If the boat has no historic value then bite the bullet and get the cabin made in steel. A good welder/fabricator with boat experience will do this quite quickly. You can then concentrate on painting, insulating/lining etc. It will be a lot easier to maintain and add much more value to the boat than a "woodentop". Over a reasonable lifetime it will likely even work out cheaper too.

 

.............Dave

Seconded, you will have great problems selling it with a timber top.

For what you will spend on timber and wooden doors and windows, you could have a fine steel cabin, trad or cruiser and have no maintenance hassles later. 

 

There is a boat fabricator in Southam Oxfordshire that has done this for a friend of mine. They put the steel over the existing wooden cabin so the all the original fit out was retained, very cheap way of getting a good boat.

Edited by Tracy D'arth
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1 minute ago, dmr said:

If the boat has no historic value then bite the bullet and get the cabin made in steel. A good welder/fabricator with boat experience will do this quite quickly. You can then concentrate on painting, insulating/lining etc. It will be a lot easier to maintain and add much more value to the boat than a "woodentop". Over a reasonable lifetime it will likely even work out cheaper too.

 

.............Dave

 

If the existing cabin is basicly sound but needs some repair, I would be tempted to repair it. But if it is completely rotten, then Dave may be right.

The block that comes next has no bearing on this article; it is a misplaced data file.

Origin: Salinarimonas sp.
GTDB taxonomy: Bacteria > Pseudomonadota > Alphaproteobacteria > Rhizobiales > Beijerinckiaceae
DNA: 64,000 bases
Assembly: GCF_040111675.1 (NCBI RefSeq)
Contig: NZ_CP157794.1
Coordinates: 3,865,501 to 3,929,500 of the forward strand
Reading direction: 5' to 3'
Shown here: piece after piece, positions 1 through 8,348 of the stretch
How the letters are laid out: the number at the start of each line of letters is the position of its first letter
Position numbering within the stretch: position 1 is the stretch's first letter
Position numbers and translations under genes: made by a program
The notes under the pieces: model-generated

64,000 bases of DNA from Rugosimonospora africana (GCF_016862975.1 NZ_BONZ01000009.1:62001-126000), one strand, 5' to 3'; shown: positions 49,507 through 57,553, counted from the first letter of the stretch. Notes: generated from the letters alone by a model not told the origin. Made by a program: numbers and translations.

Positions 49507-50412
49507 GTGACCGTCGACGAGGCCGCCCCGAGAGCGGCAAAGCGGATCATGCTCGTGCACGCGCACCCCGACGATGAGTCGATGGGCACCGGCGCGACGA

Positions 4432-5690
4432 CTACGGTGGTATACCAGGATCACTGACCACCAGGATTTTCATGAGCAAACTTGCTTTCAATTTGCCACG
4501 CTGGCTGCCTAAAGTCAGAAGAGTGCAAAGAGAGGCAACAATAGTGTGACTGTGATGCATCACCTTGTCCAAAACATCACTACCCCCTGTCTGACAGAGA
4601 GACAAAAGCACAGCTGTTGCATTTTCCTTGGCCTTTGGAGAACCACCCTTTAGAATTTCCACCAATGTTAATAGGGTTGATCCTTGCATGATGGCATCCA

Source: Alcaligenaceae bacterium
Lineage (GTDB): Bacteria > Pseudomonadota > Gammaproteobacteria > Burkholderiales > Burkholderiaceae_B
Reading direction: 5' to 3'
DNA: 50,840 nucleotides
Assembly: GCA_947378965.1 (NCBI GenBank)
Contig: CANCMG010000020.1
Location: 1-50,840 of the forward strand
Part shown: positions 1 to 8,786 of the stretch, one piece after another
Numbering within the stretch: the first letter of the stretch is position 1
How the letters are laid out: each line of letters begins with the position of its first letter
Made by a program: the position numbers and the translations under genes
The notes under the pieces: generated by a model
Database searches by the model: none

As a half-way house there are a few historic boats about with original wooden cabins which have been skinned in steel, to preserve the historic interior while providing a new seamless outer skin. But I would be concerned about hidden condensation on the inside of the steelwork leading to unseen rust and rot, so perhaps not worth it unless the interior really is worth keeping.

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I have a boat that went through this process 25 years ago when it was 25 years old. I don’t anticipate needing to rebuild it again because the wood cabin structure is skinned with steel, although even then there are some details around the front of the cabin that are less than ideal and still need attention.

 

I assume the current structure has a series of timber frames spanning up from the gunwales and forming the support for the roof. This is a necessary part of the structure of the boat to provide restraint to the gunwales and enable the roof to bear load. In my case these are every 3’ along the length of the boat and sit on top of the gunwale with a downstand below the gunwale on the inside edge that restrains them laterally.

 

As stated above the cabin sides are located against a steel upstand welded on to the gunwale.